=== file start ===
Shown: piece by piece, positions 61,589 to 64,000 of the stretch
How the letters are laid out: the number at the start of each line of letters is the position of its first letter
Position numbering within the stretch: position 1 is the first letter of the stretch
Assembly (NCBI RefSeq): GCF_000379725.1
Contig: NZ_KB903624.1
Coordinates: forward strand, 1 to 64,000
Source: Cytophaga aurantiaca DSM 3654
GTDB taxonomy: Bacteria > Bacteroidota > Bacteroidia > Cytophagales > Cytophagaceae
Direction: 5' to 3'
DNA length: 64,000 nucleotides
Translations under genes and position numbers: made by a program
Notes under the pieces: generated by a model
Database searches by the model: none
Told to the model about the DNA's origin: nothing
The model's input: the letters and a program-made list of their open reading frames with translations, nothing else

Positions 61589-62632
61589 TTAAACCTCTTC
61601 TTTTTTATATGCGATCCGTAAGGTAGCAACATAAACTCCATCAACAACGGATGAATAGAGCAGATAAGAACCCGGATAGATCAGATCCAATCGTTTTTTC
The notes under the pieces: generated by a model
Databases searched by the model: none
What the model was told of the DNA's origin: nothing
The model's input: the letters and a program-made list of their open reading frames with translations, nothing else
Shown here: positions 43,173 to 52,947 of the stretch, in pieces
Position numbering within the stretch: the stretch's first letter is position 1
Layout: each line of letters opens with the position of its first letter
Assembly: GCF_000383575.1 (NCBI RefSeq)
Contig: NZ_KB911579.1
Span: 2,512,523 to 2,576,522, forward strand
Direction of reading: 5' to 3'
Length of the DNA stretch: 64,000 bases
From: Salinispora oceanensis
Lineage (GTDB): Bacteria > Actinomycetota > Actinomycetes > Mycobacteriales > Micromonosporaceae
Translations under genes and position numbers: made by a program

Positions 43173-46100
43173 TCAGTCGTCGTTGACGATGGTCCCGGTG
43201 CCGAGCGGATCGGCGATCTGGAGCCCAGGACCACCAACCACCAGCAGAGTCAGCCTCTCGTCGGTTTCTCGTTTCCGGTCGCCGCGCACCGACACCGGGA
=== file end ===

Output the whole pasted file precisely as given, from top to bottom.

Shown: piece by piece, positions 61,589 to 64,000 of the stretch
How the letters are laid out: the number at the start of each line of letters is the position of its first letter
Position numbering within the stretch: position 1 is the first letter of the stretch
Assembly (NCBI RefSeq): GCF_000379725.1
Contig: NZ_KB903624.1
Coordinates: forward strand, 1 to 64,000
Source: Cytophaga aurantiaca DSM 3654
GTDB taxonomy: Bacteria > Bacteroidota > Bacteroidia > Cytophagales > Cytophagaceae
Direction: 5' to 3'
DNA length: 64,000 nucleotides
Translations under genes and position numbers: made by a program
Notes under the pieces: generated by a model
Database searches by the model: none
Told to the model about the DNA's origin: nothing
The model's input: the letters and a program-made list of their open reading frames with translations, nothing else

Positions 61589-62632
61589 TTAAACCTCTTC
61601 TTTTTTATATGCGATCCGTAAGGTAGCAACATAAACTCCATCAACAACGGATGAATAGAGCAGATAAGAACCCGGATAGATCAGATCCAATCGTTTTTTC
The notes under the pieces: generated by a model
Databases searched by the model: none
What the model was told of the DNA's origin: nothing
The model's input: the letters and a program-made list of their open reading frames with translations, nothing else
Shown here: positions 43,173 to 52,947 of the stretch, in pieces
Position numbering within the stretch: the stretch's first letter is position 1
Layout: each line of letters opens with the position of its first letter
Assembly: GCF_000383575.1 (NCBI RefSeq)
Contig: NZ_KB911579.1
Span: 2,512,523 to 2,576,522, forward strand
Direction of reading: 5' to 3'
Length of the DNA stretch: 64,000 bases
From: Salinispora oceanensis
Lineage (GTDB): Bacteria > Actinomycetota > Actinomycetes > Mycobacteriales > Micromonosporaceae
Translations under genes and position numbers: made by a program

Positions 43173-46100
43173 TCAGTCGTCGTTGACGATGGTCCCGGTG
43201 CCGAGCGGATCGGCGATCTGGAGCCCAGGACCACCAACCACCAGCAGAGTCAGCCTCTCGTCGGTTTCTCGTTTCCGGTCGCCGCGCACCGACACCGGGA